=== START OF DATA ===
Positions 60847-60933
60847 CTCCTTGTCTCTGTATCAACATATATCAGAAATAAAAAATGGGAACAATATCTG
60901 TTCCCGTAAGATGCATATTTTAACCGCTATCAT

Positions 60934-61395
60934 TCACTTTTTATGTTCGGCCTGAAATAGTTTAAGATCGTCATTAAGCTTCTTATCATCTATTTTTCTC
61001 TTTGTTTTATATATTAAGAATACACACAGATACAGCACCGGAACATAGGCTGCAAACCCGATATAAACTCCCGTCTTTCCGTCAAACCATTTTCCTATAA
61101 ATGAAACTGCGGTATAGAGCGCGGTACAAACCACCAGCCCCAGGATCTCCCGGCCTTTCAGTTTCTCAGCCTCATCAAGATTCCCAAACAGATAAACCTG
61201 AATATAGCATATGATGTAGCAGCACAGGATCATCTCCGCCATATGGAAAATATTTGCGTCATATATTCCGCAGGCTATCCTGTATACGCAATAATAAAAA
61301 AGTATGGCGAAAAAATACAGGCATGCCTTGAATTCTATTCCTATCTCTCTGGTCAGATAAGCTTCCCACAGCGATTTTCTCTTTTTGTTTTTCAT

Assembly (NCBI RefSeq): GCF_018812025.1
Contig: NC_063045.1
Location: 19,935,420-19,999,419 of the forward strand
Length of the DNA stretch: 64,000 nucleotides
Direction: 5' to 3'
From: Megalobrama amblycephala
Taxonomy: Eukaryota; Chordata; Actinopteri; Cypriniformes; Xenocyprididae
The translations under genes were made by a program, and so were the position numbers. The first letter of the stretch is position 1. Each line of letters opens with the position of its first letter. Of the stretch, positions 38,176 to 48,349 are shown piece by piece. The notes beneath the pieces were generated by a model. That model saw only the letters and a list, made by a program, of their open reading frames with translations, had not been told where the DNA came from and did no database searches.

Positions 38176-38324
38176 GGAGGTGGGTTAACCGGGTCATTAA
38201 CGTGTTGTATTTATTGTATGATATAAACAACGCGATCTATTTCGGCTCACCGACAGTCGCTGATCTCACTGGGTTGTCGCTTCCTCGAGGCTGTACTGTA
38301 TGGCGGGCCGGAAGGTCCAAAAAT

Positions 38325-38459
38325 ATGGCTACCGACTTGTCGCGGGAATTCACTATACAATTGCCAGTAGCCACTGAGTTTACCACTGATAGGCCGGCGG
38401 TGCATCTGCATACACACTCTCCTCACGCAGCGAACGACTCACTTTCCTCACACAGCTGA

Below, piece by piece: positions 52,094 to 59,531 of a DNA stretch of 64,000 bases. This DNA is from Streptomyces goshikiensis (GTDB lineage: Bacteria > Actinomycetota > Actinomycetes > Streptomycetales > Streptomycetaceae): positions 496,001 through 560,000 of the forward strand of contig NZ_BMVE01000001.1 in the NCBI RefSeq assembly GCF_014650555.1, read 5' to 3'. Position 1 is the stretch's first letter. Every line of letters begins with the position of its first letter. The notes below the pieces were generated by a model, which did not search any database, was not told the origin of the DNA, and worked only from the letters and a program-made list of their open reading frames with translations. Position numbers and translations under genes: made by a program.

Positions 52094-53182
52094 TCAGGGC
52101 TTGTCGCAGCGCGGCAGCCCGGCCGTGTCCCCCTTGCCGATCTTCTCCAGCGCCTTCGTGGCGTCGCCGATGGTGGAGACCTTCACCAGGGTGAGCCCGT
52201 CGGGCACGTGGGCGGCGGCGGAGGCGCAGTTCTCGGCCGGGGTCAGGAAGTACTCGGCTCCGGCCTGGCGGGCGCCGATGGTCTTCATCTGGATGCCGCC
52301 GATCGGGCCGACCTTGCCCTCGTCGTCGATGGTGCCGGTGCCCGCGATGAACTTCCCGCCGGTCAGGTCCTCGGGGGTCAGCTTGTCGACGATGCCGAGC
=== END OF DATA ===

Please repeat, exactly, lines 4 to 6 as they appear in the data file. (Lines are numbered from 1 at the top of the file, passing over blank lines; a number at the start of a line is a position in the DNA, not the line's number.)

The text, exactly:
Positions 60934-61395
60934 TCACTTTTTATGTTCGGCCTGAAATAGTTTAAGATCGTCATTAAGCTTCTTATCATCTATTTTTCTC
61001 TTTGTTTTATATATTAAGAATACACACAGATACAGCACCGGAACATAGGCTGCAAACCCGATATAAACTCCCGTCTTTCCGTCAAACCATTTTCCTATAA